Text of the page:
|The truck with a new engine installed, and ready to travel another 300,000 miles.|
|The truck with engine removed, and ready for a new one.|
It had been almost a decade since I last drove the old beast of a truck.
I purchased it years ago, and drove it until one day the engine created a large knocking noise and puffed lots of smelly white smoke from the exhaust. It was always a fun truck even though it didn't have power steering, or electric windows, or even seat belts. Old cars and trucks from another era are enjoyable not only to drive, but to work on too. I moved to Britain for a number of years, and I never had the time to rebuild my old truck. It waited a long time for me at my parents home in the mountains.
The simplicity of the mechanical systems, inexpense of replacement parts, and familiarity gained through repairing the old beast make for a great project to undertake. It is not too difficult to achieve success in repair when there are so few parts to diagnose. Over time diagnosing mechanical failure becomes much easier because I have seen it before.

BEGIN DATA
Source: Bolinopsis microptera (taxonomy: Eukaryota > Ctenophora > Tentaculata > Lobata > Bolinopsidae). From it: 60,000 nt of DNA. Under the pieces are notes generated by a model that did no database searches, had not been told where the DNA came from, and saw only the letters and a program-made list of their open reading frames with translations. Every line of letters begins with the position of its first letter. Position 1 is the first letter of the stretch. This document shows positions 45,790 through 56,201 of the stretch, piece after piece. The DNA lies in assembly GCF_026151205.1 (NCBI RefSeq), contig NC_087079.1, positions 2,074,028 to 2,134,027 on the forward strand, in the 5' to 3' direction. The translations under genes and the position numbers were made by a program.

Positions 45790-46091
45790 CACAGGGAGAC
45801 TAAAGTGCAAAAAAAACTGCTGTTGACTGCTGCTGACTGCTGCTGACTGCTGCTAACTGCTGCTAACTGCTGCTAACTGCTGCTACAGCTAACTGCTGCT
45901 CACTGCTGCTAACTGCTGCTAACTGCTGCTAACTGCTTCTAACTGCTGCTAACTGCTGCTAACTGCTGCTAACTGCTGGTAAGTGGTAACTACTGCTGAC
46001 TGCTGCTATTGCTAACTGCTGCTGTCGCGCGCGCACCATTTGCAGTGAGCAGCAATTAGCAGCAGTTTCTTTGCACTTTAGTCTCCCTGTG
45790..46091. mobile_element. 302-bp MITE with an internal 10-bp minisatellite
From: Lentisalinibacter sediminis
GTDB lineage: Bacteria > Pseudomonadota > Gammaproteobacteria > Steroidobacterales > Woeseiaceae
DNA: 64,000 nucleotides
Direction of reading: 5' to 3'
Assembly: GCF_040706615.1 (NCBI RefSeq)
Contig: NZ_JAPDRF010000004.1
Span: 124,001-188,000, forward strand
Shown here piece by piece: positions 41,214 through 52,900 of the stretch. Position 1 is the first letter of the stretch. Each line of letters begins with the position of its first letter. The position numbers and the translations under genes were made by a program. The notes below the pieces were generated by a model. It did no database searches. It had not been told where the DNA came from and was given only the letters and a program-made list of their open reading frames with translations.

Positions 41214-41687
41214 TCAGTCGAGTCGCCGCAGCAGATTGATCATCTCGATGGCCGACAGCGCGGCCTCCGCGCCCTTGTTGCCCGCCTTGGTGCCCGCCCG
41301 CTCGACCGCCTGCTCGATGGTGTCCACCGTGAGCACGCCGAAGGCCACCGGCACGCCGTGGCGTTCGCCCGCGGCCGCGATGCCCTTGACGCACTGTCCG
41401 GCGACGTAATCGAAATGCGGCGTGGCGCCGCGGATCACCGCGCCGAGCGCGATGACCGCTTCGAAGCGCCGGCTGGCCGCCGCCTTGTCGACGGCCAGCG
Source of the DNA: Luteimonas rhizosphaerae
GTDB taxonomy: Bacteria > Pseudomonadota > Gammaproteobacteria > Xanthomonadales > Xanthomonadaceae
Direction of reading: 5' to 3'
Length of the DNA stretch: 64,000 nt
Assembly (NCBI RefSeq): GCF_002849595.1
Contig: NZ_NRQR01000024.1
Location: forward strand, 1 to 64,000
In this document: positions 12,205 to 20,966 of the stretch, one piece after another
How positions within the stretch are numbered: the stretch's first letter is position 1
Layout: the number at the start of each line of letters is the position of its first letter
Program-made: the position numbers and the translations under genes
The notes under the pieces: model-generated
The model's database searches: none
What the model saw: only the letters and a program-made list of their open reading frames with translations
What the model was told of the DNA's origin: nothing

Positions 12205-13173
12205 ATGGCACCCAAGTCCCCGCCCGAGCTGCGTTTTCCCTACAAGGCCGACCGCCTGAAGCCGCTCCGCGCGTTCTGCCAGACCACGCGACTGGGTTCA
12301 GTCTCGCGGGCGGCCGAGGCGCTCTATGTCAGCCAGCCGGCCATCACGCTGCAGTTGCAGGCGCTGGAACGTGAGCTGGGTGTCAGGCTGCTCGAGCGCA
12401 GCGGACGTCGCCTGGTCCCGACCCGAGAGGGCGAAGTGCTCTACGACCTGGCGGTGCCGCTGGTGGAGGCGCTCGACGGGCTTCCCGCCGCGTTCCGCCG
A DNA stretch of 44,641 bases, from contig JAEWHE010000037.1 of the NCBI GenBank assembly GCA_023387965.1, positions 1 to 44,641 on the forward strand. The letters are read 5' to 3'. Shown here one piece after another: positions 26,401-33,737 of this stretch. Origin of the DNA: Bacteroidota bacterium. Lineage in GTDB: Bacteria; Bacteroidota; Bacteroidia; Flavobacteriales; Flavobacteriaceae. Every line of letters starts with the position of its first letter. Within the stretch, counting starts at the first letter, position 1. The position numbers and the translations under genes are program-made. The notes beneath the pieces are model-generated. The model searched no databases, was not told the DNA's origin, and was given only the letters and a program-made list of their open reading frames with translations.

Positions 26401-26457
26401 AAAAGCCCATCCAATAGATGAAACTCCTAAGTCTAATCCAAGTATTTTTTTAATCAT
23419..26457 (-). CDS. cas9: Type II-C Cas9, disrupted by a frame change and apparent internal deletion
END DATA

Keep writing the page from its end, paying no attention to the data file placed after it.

As a work truck it was sensible to keep it, and not scrap it. I removed the old engine, dropped it off at the machinist, and he rebuilt for me. I then re-installed it, along with a new transmission and other miscellaneous parts. I now have a classic truck with a new engine, and it sounds great. There are many more discreet steps not recalled here, and it wasn't always easy. I am happy with it now though, and hope it runs forever.
I would certainly recommend rebuilding a classic automobile to anyone. Choose the model wisely, and seek an on-line community for assistance. There are many like-minded individuals that are happy to share their knowledge in a forum.